Kentucky Spreader Settings Guide

Kentucky 31, otherwise known as KY-31 or K-31, is a unique variety of grass that originated in Menifee County, Kentucky. Having been released in 1943, Kentucky 31 is now grown on several millions of acres all across the United States.

Although Kentucky 31 has a rather colorful past, the original variant was highly infected with toxic endophytes, and that led to the proliferation of the different endophyte-free Kentucky variants in the market today. 

kentucky spreader settings guide

Kentucky 31 Spreader Settings

The right combination of grass seeds, spreader, and settings is a killer trio when establishing a new lawn, feeding an existing lawn, or treating bare spots on your turf. There are different types of grass seeds in the market today, and each one has specific sowing instructions. The same applies to spreaders. 

There are different types/brands of spreaders and their settings vary depending on the type of grass seed. Similarly, the spread rate of Kentucky 31 Tall Fescue and Kentucky Bluegrass vary for different types of spreaders. We would walk you through their various settings so you can calibrate your spreader properly, to achieve the best results on your lawn. 

Kentucky 31 Tall Fescue Spreader Settings

If you are in the market for economical grass that requires low-maintenance, then this might just be the grass for you. The Kentucky 31 Tall Fescue is a cool-season grass suitable for Northern and transition zones. Compared to many other tall fescue varieties, this grass has an improved heat tolerance and can withstand drought, shade and stress. This variant also has a high resistance to common turf diseases and naturally grows in clumps. 

Seed Application Spread Rate
Lawns  8-10lbs per 1000 square feet
Pasture/Range  20-25lbs per acre
Forage/Grazing  20-25lbs per acre 


Spreader New Lawns Over-seeding
Scotts Rotary Spreader 18 7 ½ 
Scotts Drop Spreader 18 9 ½ 
Agway Rotary Spreader 17 14
Agway Drop Spreader 22 17
Earthway Rotary Spreader 17 14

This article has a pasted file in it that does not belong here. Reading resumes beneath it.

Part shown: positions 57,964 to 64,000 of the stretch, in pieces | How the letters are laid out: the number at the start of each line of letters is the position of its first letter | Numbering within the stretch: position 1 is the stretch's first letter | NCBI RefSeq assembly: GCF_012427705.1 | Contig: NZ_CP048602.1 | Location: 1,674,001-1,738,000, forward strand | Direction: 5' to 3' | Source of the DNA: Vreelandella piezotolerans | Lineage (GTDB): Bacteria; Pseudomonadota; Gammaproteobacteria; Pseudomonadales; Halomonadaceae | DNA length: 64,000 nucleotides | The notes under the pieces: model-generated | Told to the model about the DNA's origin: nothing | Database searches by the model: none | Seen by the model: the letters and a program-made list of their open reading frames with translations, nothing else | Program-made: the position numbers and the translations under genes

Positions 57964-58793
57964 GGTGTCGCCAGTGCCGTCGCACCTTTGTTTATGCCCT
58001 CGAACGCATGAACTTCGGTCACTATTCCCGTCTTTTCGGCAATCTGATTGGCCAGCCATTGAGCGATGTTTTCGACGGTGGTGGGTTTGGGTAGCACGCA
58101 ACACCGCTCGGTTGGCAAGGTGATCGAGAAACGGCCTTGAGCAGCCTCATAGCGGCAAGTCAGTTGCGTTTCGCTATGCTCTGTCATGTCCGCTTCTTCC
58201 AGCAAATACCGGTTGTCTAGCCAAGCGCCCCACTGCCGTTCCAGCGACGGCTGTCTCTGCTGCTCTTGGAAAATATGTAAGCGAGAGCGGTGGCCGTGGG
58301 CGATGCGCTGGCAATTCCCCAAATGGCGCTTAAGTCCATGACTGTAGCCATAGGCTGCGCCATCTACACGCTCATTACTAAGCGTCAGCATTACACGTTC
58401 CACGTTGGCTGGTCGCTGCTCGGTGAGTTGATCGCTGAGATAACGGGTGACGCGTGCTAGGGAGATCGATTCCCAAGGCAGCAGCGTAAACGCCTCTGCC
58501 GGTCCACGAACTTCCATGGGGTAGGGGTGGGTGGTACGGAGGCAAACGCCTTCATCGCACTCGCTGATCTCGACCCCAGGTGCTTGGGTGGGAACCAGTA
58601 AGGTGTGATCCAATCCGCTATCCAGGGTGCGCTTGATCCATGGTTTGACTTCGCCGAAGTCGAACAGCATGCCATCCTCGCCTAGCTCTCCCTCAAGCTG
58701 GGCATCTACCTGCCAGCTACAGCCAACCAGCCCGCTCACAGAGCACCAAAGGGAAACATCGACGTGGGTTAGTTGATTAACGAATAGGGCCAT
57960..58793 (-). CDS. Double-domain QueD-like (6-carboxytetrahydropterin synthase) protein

Kentucky 31 Tall Fescue grass seed is an excellent choice for homeowners who are after an economical, low-maintenance lawn solution. This drought-resistant grass seed thrives on lawns that receive about 4-8 hours of sun daily. The seed should be sown in the early spring or early fall, and you can expect results on your lawn within 8-24 days after planting. 

Kentucky Bluegrass Spreader Settings

For many homeowners in the United States, Kentucky Bluegrass is more or less a prerequisite for an ideal lawn. This grass variant produces a dense, lush, durable lawn when given proper care in suitable growing conditions. Unlike its Tall Fescue counterpart, this grass requires a high level of maintenance to look its best, but the results are definitely worth the efforts put in. 

It is likewise a cool-season lawn grass best suited for Northern lawns from coast to coast. It offers excellent winter hardiness and has a large capacity for self-repair. However, some variants could be liable to heat and drought, and susceptible to damage caused by stress. 

Seed Application Spread Rate
New Lawns  3lbs per 750 square feet
Over-seeding 3lbs per 1000 square feet


Spreader New Lawns Over-seeding
Greenview Drop XP1 24 (2 passes) 25 ½ 
Greenview Jet-spread Broadcast  21 (2 passes) 22 ½ 
Scotts Drop PF 15 (2 passes) 17 ½ 
Scotts Speedy Green Broadcast 18 14